The Coronavirus (COVID-19) Infection Survey (CIS) has cemented itself as a vital source of information on the state of the pandemic in the UK. With the advent of vaccines and a roadmap out of restriction, Deputy Director for the COVID-19 Infection Survey Tina Thomas explains how the scope of the survey is expanding to report on the effectiveness of vaccine programmes – and pays tribute to all those who have taken it this far.
It has been almost a whole year since the Office for National Statistics (ONS) and our partners at the University of Oxford, funded by the Department for Health and Social Care (DHSC), were asked to set up a study to monitor and understand how SARS-CoV-2 (the virus that causes COVID-19) was spreading throughout the community population.
Since then the COVID-19 Infection Survey (CIS) has gone from strength to strength. Starting with a pilot sample of 21,000 participants in England, the CIS now samples over 150,000 respondents per fortnight from across England, Wales, Northern Ireland and Scotland; giving the public and policy makers a vital source of information to aid in the UK’s response to the pandemic.
We’ve shown our ability to be adaptable throughout the course of the pandemic, changing our analysis to better reflect the situation on the ground. From the data we collect we now provide detailed analysis on the characteristics and symptoms of those who have COVID-19 and how many people would test positive for antibodies to the virus.
In addition, we have incorporated emerging challenges into our reporting. In December, when analysis showed a new ‘UK’ variant was spreading across the country, we changed how we reported our results so we could report on the percentage of cases that were compatible with this new variant.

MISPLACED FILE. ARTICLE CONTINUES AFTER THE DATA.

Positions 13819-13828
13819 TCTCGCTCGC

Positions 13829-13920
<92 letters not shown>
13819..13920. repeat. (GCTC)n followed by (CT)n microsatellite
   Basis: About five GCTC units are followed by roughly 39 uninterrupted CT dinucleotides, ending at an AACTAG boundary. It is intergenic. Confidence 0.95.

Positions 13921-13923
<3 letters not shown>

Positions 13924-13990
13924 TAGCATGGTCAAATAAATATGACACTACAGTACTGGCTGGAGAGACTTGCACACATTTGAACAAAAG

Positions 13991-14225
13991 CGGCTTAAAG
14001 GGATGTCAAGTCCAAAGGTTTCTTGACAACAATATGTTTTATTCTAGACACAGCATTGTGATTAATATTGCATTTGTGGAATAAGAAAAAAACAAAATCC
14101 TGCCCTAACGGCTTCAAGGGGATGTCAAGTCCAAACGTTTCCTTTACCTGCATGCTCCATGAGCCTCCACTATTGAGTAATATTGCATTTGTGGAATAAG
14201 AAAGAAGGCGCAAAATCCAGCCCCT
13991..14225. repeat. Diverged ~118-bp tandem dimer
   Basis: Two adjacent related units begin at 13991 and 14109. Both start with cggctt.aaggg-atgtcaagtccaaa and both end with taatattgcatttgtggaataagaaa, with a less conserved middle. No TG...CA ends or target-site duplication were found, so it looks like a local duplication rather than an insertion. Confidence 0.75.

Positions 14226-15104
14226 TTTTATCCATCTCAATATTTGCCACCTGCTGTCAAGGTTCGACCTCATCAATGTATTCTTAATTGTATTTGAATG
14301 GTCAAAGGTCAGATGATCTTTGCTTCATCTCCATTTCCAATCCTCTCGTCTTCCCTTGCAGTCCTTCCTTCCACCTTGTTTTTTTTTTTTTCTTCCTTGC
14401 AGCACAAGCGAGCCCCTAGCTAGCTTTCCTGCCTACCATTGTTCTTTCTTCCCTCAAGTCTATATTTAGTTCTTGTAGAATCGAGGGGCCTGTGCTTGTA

Now comes the next stage in our surveillance. Vaccination programmes across the UK have begun in earnest and are one of the crucial ways we are going see an end to the pandemic and a return to normality. However, many questions remain unanswered; we know how effective the vaccines are in stopping severe symptoms to COVID-19 in trials but how long does antibody protection last against subsequent reinfection, and how might new variants of the virus affect this protection?
These are the questions that ONS research will look to answer. We have now rolled out the use of finger prick blood testing in a subsample of our CIS participants to improve our tracking of antibody prevalence in the community population. This will gradually be expanded to regular antibody testing of around 150,000 people a month, and will be able to distinguish antibodies generated through vaccination and antibodies generated by natural infection.
Monthly blood testing will enable us to monitor how long antibody positivity lasts and will allow us to assess the risk of reinfection and transmission of the virus post vaccination.
The pandemic has been a massive test for us all. Our daily way of life, our way of working and our ability to socialise have all been restricted and altered by this virus. It is through reliable and consistent data that we have and will continue to inform decisions and support the roadmap to recovery.
None of this work would have possible without the over 400,000 participants who enrolled in our survey across the whole of the UK. Nor would’ve it have been possible without the dedication of the 5000-strong workforce from across ONS and our dedicated stakeholders and partners. I thank them all most sincerely for their continued support and hard work to make CIS an achievement to be extremely proud of.